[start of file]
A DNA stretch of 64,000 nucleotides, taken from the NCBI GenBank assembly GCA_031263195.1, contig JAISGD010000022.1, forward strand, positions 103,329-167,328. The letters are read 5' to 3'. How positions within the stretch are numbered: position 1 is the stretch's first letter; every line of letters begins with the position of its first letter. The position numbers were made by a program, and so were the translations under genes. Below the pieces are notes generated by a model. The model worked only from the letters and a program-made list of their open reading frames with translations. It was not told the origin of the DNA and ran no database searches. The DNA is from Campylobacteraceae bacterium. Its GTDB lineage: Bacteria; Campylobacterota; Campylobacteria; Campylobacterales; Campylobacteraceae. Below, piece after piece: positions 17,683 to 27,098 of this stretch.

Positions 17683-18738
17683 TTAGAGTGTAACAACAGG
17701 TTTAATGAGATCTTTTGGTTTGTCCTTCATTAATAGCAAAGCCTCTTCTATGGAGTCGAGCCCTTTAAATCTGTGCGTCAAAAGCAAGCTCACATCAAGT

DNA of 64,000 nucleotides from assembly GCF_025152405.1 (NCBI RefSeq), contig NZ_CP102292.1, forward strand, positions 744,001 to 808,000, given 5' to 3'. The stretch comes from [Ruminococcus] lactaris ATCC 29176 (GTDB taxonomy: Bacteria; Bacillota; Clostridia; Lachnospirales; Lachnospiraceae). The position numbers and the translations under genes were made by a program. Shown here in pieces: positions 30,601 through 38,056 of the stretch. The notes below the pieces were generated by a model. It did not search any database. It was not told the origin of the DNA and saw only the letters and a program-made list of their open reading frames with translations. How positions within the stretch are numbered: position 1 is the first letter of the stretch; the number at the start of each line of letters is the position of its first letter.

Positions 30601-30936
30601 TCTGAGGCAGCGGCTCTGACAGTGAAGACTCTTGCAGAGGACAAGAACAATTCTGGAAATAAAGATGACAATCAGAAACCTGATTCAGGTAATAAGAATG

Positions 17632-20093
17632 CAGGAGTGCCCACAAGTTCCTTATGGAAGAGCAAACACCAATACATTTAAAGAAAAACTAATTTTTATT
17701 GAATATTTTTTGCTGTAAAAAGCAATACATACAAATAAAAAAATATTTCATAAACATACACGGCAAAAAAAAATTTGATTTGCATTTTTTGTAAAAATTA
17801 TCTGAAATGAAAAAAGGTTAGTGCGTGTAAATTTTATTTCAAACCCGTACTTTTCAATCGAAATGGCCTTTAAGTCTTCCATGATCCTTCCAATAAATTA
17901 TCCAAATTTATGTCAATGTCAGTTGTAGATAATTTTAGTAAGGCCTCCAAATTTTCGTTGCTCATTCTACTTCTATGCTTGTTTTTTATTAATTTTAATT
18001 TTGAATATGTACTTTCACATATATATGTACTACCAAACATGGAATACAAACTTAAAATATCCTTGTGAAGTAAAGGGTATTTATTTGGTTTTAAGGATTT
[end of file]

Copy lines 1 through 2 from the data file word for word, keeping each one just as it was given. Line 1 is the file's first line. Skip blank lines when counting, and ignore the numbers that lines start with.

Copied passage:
A DNA stretch of 64,000 nucleotides, taken from the NCBI GenBank assembly GCA_031263195.1, contig JAISGD010000022.1, forward strand, positions 103,329-167,328. The letters are read 5' to 3'. How positions within the stretch are numbered: position 1 is the stretch's first letter; every line of letters begins with the position of its first letter. The position numbers were made by a program, and so were the translations under genes. Below the pieces are notes generated by a model. The model worked only from the letters and a program-made list of their open reading frames with translations. It was not told the origin of the DNA and ran no database searches. The DNA is from Campylobacteraceae bacterium. Its GTDB lineage: Bacteria; Campylobacterota; Campylobacteria; Campylobacterales; Campylobacteraceae. Below, piece after piece: positions 17,683 to 27,098 of this stretch.

Positions 17683-18738